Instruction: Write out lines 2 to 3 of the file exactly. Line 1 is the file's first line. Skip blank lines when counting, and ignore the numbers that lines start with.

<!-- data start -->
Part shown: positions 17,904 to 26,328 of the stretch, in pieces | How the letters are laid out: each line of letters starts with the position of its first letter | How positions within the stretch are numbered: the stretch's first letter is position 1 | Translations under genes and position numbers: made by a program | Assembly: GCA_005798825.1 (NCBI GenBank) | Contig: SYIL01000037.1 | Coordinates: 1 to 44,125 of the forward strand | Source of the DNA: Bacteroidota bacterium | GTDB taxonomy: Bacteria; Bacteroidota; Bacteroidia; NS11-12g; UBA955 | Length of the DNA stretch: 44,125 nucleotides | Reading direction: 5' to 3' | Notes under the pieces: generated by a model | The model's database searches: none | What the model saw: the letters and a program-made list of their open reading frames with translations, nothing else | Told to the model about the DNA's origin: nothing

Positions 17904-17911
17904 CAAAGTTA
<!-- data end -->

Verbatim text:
Positions 17904-17911
17904 CAAAGTTA